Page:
James, if a driver uses-up all of his 160bhp stored battery energy over a single lap do you know how many laps will it take for the battery system to fully recharge again (or is this circuit dependant)? Or, put it another way, within a single lap does the system discharge on accelerative deployment & recharge when KERS breaking or when the turbo-powered-alternator issues charge to the battery all within the same lap? The text of the article seems to suggest that once discharged the system will take the next lap or so to recover the electrical energy.

    Thanks for you and your team’s fantastic work & the very insightful articles produced.

    Garry

    1. BW says:

      In general, it takes twice as long to charge battery than using all its energy at full power. As the energy is used not only to boost (but also to control the turbo), it might take up to two laps to fully recharge.

    2. monsterFG says:

      That’s what I want know as well, think that team who manages their recharge fastest has a better chance of wins.

    3. RodgerT says:

      He was talking about if the driver uses all the available ERS energy it could take up to an entire lap to fully recharge the battery. During the race the teams will try to run get just the right balance of power use and and energy capture during the lap so that there will be extra energy should it be needed when overtaking or defending.

  42. Charlie says:

    Kimi to win from 17th on the grid….overtaking Fisichella on the last lap.

    1. Joe B says:

      I wish that were every race! :D

  43. Paul says:

    James, surely this can’t be right. If I read this correctly, the performance gain from the ERS is around 1.5 secs/lap. The performance loss due to weight is 0.34 sec/lap per 10Kg. The weight of the cars to include the ERS this year has been increased by about 50Kg. This equates to 1.7 sec/lap. The cars would actually be faster if they threw out the ERS through saving weight, and they would get the advantage every lap without “recharging”.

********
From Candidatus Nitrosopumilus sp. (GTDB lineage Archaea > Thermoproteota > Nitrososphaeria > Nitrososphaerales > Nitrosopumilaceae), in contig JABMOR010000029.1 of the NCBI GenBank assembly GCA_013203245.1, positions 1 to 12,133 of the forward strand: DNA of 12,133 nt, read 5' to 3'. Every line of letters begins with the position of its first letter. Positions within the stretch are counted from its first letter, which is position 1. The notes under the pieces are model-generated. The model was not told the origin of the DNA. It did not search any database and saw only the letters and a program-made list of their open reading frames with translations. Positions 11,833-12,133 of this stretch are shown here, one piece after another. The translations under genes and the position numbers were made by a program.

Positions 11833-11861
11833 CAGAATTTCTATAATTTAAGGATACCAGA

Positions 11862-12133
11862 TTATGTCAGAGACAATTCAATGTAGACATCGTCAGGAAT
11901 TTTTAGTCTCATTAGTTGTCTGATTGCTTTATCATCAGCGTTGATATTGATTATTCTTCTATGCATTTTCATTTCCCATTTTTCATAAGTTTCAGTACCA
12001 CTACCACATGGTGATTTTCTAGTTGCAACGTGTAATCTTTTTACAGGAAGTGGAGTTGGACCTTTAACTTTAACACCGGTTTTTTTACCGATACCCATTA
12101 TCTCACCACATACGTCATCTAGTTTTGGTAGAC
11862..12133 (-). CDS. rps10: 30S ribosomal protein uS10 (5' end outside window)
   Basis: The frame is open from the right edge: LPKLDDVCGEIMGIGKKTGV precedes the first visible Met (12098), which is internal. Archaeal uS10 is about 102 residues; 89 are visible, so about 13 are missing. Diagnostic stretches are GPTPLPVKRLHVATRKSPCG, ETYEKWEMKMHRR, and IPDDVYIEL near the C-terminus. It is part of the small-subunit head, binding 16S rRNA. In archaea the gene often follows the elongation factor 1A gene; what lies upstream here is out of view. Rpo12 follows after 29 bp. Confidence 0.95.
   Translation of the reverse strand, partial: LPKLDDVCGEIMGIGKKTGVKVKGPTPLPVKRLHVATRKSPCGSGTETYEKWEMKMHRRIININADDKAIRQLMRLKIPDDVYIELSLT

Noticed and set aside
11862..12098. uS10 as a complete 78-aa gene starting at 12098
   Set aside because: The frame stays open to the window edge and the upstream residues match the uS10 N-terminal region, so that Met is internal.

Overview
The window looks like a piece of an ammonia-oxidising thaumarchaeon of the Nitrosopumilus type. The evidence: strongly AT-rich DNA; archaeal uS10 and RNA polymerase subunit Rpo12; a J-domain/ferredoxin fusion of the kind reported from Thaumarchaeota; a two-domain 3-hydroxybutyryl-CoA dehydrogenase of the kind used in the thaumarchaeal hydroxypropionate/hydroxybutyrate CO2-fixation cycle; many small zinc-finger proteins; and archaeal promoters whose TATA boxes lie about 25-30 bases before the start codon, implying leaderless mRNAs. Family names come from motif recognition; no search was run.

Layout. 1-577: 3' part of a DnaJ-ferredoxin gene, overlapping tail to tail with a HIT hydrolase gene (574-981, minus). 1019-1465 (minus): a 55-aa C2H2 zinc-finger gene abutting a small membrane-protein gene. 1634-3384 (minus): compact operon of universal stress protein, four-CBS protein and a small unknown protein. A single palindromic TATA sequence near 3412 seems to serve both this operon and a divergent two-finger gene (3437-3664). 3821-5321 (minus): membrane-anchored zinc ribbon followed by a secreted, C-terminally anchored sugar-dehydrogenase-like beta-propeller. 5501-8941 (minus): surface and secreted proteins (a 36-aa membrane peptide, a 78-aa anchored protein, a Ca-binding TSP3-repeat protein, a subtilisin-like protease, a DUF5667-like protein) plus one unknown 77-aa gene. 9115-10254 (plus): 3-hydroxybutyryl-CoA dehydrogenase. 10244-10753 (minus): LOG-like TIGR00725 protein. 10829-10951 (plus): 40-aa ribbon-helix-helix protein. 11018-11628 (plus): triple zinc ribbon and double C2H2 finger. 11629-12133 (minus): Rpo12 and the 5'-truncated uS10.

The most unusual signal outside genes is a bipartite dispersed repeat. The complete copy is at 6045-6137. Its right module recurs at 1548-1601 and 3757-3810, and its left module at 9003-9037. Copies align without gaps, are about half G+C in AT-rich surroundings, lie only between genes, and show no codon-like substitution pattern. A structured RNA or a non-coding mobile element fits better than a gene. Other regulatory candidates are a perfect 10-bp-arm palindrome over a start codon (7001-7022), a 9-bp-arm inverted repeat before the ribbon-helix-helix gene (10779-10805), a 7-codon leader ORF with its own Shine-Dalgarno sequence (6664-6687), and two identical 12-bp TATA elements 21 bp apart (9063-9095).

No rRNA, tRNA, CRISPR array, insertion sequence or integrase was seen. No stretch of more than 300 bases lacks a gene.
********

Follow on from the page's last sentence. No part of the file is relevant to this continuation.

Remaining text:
So what’s the point of costing the teams an estimated and staggering amount of 1 billion Euros? All it proves (and highlights)is that hybrids don’t actually save fuel at all, when the additional weight penalty they impose is taken into account. They use more energy than they save.

    With the newly emerging dangers of battery dispoasl, particularly in the third world, this issue threatens to be the next nuclear waste.

    Where is the “green” in that! Formula 1 cannot be green, ever. Face it!

    1. iceman says:

      Maybe it means 1.5s compared to running the ERS at the standard, continuously-sustainable level? A gain of just 1.5s doesn’t seem like much if comparing against not using ERS at all, given that it’s at least a 25% power gain.

    2. docjkm says:

      Yo mate. Your comments apply not just to F1.

      Green, pc, get enough distance and the absurdity becomes inescapable.

      Thinking things through only partially is forever both lamentable and occasionally hilarious.

      F1 comedy time. I’m ready to laugh.

    3. tim clarke says:

      you make some great points Paul. the so-called “green revolution” is leading us down some ridiculous paths. for example, in Canada (as elsewhere) they’re banning the incandescent light-bulb in favour of flourescent units that consume less electricity. what irks me is that they’re 7 bucks a bulb. when you’re poor, and you only have seven bucks, you’re going to feed your family. but you’ll be having dinner in the dark. the other thing is that they’re full of mercury. they plan recycling programs, but to think that they won’t end up in general landfills is naive beyond belief. thanks Paul

  44. RustyG says:

    This is quite simply the best pre race briefing I’ve ever read. Concise and factual. Well done to all involved in producing it.

    1. James Allen says:

      Thanks! Please tell your friends

      1. goggomobil says:

        I second that,simply the best.
        Mr Allen if I may ask the question,ERS?,is it a
        160 HP,maximum that is allowed to extract from the system or does it vary from team to team and its development of the system,thus sky is the limit if they are good enough.